Alaska is rethinking the “bridge to nowhere.”
Officials of the state are re-evaluating options for a multi-million dollar span that would link Ketchikan to the city’s airport on thinly populated Gravina Island. Omaha-based HDR Inc. is working on different options.
Last year Congress earmarked $233 million to build the bridge and the allocation drew national criticism and the Gravina Island crossing earned its nickname. The engineering wonder was slated to be a mile long, nearly the length of the Golden Gate Bridge and some 80 feet taller than the Brooklyn Bridge. After the outcry, Congress said the funding did not have to used for the bridge, but could be dispersed at the discretion of Alaskan officials.
“The fact is there isn’t a great deal of funding going around right now so we’re looking at other alternatives,” says James A. Lowell, construction group chief for the Alaska Department of Transportation. The agency has decided to allocate part of the federal funds to the bridge and put the rest of the money toward other state projects. About $133 million is currently available for the bridge, according to the DOT.
Lowell says that the department is re-examining a handful of lower-cost designs originally put forth in the 2004 environmental impact statement. The schemes have pricetags in the range of $200 million to $280 million.
The final EIS included 18 different schemes. Lowell says DOT is looking into at least four of those. One is a two-span bridge similar in design to the original controversy-causing link, but with modifications he says would save money. Two other options involve single-span bridges and new siting. They would cross the Tongass Narrows—a high-volume waterway about 13 nautical miles long--between Gravina and Ketchikan at points that would require shorter bridge spans and less road construction. Lowell says DOT is also looking at a submerged tube tunnel. It would also cross the narrows at the shortest possible expanse. DOT hired HDR to work on the bridge project in 1999 and it will continue as a consulting engineer. Lowell could not offer specific cost details. “We’re in the information-collection mode at this point in terms of costs and alternatives,” he says.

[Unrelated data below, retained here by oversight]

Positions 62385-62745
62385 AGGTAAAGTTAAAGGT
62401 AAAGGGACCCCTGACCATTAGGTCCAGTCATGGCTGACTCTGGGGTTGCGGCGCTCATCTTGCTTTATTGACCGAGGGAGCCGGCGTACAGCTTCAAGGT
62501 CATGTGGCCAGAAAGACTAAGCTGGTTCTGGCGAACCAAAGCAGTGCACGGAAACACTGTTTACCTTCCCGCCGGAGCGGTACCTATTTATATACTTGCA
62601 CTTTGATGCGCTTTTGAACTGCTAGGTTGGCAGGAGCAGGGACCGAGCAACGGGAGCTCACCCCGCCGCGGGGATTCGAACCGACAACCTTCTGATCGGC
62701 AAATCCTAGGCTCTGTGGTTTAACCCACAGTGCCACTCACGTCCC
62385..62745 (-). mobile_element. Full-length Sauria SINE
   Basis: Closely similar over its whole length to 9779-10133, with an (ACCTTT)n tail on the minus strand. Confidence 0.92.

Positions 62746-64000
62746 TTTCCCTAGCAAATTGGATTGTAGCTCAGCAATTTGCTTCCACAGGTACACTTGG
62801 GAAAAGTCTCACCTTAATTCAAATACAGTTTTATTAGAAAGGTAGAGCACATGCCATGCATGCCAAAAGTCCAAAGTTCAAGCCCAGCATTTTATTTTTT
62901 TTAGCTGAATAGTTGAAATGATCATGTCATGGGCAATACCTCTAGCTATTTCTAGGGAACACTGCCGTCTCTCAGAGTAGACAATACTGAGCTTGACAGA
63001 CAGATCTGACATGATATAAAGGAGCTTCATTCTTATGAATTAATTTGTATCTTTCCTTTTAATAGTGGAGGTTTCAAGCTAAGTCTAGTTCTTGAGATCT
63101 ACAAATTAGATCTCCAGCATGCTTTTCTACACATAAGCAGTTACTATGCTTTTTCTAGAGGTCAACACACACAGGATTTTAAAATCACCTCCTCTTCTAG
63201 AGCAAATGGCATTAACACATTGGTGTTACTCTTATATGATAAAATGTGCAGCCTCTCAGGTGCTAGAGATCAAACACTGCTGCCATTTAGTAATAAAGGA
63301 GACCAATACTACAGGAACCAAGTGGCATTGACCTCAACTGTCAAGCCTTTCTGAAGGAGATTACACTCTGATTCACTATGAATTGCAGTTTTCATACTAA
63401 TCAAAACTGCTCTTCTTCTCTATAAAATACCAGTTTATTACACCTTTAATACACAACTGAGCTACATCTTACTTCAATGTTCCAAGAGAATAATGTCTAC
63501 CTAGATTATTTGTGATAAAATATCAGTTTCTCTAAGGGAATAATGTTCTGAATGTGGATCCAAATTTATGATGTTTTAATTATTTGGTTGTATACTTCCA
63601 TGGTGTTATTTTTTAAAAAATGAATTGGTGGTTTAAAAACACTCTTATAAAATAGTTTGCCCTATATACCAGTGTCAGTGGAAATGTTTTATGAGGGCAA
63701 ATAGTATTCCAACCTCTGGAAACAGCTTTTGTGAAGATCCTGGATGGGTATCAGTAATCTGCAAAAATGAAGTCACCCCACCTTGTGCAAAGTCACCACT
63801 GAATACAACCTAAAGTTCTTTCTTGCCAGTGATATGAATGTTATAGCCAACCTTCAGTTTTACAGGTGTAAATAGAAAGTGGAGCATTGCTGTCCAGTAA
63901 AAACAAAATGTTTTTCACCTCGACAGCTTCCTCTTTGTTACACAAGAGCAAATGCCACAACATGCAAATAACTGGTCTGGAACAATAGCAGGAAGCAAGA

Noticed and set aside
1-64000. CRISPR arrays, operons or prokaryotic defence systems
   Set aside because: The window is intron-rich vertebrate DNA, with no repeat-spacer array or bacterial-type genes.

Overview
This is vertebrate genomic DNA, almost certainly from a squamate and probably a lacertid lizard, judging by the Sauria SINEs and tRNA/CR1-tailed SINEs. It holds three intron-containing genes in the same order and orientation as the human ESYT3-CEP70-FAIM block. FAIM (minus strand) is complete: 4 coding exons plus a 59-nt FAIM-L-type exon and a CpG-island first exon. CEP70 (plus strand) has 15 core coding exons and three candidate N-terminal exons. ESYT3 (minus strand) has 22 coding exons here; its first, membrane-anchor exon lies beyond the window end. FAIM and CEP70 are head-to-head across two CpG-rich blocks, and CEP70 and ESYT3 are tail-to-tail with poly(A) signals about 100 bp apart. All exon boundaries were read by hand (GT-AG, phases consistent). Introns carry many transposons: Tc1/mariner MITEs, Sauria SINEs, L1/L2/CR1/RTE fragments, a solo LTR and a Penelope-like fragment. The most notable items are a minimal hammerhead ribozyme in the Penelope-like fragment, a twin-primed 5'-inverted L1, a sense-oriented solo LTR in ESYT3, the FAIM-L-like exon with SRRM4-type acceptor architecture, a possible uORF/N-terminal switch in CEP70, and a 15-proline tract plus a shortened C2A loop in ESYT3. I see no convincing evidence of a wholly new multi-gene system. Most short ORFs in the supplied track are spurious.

DOT officials say the agency will present new options during a series of public meetings in Ketchikan this month. City of Ketchikan Mayor Bob Weinstein says he’s disappointed DOT is capping costs on the bridge, but not an even more costly construction and engineering project in nearby Juneau. The Juneau Access project is a 50-mile road with a likely $250-million budget. It would stretch north of Juneau to the Katzehin River, where car ferries would take passengers to the state’s highway system. “Ask the DOT why they’re not looking at alternatives for the Juneau Access project,” Weinstein says.
Alaskans will elect a new governor in November and their choice could significantly impact both projects.